Alvaro Peñas interviews David Engels. Engels is a Belgian historian who is currently working on the Zachodni Institute in Poznan, Poland. He is a specialist in Ancient History, especially Roman and Seleucid, and is also a leading thinker of European conservatism who has been dealing with identity issues for more than a decade. Engels became known for his book “On the path towards Empire”, that compares the crisis of the EU with the fall of the Roman Republic in the first century BC.
Western societies have enthusiastically embraced moral relativism and the culture of death (abortion, euthanasia, etc.), which, in addition to low birth rate, can only lead to collective suicide. How is this blindness possible? Why has the liberal European right accepted and even promoted this agenda?
The answer was already found by Chesterton, who considered most of the “values” of the modern liberal societies as Christian values gone “unhinged”. Indeed, the slow death of Christianity has not completely erased its values, but it has bereft them of their transcendent anchoring, so that values such as “compassion”, “tolerance”, “justice” or “equality” have ceased to be coherent building blocks of a greater construction, but have started to compete with each other while posing themselves as “absolute”. This could only lead to absurdities and disaster, even more so after the major traumatism of totalitarianism. Thus, out of good intentions, the West has embraced a culture of death while being persuaded to have become a champion of the morally “good”, as all virtues, emptied of their real meaning, have become synonyms of their exact contrary. Tolerance has led to exclusion, healthcare to abortion, dignity to euthanasia, self-realisation to cultural demographic suicide, antifascism to a new totalitarianism, equality to exclusive quotas, antiracism to flagrantly racist identity politics, etc.
You wrote that “the European Union has united Europe but has abolished the West”. Have we been materially united at the expense of our souls?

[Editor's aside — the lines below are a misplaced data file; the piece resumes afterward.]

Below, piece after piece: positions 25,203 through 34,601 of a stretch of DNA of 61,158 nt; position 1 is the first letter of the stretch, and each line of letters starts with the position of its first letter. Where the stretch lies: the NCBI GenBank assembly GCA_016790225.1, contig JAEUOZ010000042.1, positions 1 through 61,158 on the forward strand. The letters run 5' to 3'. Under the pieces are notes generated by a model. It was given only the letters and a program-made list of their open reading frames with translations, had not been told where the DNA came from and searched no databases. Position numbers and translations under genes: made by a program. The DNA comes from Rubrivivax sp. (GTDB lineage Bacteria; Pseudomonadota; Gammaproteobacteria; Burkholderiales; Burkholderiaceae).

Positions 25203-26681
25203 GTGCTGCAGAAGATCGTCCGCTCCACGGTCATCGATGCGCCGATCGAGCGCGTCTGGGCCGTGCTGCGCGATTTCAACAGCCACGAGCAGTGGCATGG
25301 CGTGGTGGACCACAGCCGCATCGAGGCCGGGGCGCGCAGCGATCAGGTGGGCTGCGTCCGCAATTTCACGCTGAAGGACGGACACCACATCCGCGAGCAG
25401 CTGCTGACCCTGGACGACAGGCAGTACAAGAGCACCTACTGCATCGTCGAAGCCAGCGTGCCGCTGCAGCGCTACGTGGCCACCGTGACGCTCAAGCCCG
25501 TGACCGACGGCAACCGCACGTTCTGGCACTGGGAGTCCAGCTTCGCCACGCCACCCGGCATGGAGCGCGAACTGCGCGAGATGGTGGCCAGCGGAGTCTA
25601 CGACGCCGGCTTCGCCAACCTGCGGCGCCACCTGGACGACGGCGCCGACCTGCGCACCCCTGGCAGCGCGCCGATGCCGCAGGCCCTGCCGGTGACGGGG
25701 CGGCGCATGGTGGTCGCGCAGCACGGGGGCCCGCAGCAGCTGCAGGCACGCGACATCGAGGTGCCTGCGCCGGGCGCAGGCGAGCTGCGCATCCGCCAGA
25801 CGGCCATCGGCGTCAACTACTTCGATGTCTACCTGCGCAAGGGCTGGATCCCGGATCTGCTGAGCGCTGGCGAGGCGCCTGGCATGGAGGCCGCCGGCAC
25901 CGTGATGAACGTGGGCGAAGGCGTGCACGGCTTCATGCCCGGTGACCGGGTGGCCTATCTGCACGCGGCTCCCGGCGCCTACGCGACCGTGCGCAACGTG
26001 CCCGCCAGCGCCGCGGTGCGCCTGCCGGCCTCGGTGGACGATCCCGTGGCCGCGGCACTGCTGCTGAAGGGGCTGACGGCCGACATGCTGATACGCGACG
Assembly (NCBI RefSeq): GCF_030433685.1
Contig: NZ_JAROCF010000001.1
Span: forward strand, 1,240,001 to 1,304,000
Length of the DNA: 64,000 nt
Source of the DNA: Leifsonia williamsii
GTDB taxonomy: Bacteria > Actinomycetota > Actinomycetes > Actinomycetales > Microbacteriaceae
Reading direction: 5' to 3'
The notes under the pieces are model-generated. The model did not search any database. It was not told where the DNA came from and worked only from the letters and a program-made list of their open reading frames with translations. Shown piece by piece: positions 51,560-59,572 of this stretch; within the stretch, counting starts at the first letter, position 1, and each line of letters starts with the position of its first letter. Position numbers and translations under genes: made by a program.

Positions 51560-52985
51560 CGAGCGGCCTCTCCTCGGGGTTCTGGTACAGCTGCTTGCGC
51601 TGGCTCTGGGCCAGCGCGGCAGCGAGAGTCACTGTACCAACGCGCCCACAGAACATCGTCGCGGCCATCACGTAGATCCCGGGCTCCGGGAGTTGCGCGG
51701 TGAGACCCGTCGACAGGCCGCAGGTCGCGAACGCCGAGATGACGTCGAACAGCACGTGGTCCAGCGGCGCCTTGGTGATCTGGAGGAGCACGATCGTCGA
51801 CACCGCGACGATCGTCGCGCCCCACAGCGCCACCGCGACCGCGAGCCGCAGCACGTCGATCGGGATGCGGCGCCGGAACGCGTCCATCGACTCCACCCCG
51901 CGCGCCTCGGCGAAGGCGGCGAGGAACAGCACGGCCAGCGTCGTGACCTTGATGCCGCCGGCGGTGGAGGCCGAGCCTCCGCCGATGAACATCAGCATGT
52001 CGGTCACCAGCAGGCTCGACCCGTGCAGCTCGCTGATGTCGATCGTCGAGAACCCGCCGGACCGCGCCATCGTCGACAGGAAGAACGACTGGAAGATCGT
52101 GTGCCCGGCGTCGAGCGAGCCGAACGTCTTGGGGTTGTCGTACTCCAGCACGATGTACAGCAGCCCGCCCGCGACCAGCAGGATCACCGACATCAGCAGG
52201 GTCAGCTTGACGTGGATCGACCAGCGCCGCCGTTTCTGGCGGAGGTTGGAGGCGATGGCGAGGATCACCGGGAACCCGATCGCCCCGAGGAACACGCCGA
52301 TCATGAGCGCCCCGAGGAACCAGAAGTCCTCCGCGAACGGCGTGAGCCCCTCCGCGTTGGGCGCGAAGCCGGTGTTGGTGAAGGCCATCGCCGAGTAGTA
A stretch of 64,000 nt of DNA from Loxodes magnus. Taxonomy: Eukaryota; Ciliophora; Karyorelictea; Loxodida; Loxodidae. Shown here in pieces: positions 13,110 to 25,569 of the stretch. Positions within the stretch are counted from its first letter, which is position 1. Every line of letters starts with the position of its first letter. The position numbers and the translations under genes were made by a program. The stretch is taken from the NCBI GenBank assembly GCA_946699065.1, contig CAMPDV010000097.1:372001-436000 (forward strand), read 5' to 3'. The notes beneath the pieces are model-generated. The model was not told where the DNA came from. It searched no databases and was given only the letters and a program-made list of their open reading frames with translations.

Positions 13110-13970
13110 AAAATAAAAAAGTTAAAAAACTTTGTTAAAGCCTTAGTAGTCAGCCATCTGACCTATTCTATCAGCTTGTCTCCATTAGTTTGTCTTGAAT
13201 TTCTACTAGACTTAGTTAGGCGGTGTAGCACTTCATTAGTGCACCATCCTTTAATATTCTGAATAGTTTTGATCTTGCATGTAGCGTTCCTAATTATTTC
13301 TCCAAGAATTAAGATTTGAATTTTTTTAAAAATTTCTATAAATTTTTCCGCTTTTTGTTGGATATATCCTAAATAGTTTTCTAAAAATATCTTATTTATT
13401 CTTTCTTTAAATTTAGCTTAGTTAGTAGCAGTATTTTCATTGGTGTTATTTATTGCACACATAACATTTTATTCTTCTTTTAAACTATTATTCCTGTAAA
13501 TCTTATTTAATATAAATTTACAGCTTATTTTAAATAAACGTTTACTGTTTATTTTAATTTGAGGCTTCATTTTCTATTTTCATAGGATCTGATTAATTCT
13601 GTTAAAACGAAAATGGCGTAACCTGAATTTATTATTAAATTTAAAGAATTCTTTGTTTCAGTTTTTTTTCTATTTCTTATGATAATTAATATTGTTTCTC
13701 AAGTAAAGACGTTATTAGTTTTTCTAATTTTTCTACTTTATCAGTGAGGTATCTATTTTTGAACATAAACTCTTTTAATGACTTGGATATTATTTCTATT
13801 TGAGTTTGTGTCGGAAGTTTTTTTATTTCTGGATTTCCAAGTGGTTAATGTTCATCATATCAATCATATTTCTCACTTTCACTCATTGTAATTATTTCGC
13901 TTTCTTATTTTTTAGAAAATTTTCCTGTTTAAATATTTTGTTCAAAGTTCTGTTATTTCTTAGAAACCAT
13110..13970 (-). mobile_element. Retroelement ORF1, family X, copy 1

Absolutely. Already at the beginning, the European institutions favoured economic before political or cultural cooperation. Some founding fathers probably were convinced that the Christian roots of the West were strong and long-lasting enough to serve as civilisational foundation of a unified Europe even without being explicitly prescribed. Others thought that, after the catastrophe of nationalism, the unification needed to be implemented indirectly, through the slow economic and institutional necessities of the “méthode Monnet”. Unfortunately, though very gradually, it became obvious that this cultural vacuum that might have been intended as a form of voluntary neutrality was slowly filled by another spirit, i.e. universalism. Year by year, the European institutions became more influenced and dominated by an ideology, that wants to replace the typical identity of the West by a multicultural mishmash, which focuses solely on human values without taking in account the specific importance of Western traditions, an ideology that has only the alleged interests of “humanity” in mind and acts to the detriment of Europe. Step by step, “political correctness” has become the leading ideology of the European Union, and the stronger it becomes, the more it shows its true face. Today, the EU does not stand for the courageous defence of the European civilisation, but rather for values such as anti-Christian laicity, LGBTQ interests, feminism, antifa, gender theory, climate paranoia, technocracy, social engineering, transhumanism, digital totalitarianism etc.
Is the image of Notre Dame on fire the symbol of what awaits Europe?
Indeed, I fear so, though it is difficult to say to what degree the present cultural decline and ideological radicalisation of Europe will lead to a full-fledged crisis or to a slow, decades-long downward spiral. Nevertheless, it is sure that the material as well as immaterial symbols of old Europe will be increasingly attacked in the name of “progress”, “tolerance”, “historical responsibility” or the “fight against radicalism”, and we have to expect not only a continued dismantling of our patrimonial, most of all spiritual legacy, but also an ever-stronger attack against tradition and historical pride. Spengler, one of my most important historical mentors, has clearly shown that all civilisations, the West included, mortal and would sooner or later decline and die. But he would never have imagined that this decline would be triggered by inner treason and self-hate much more than by outward pressure.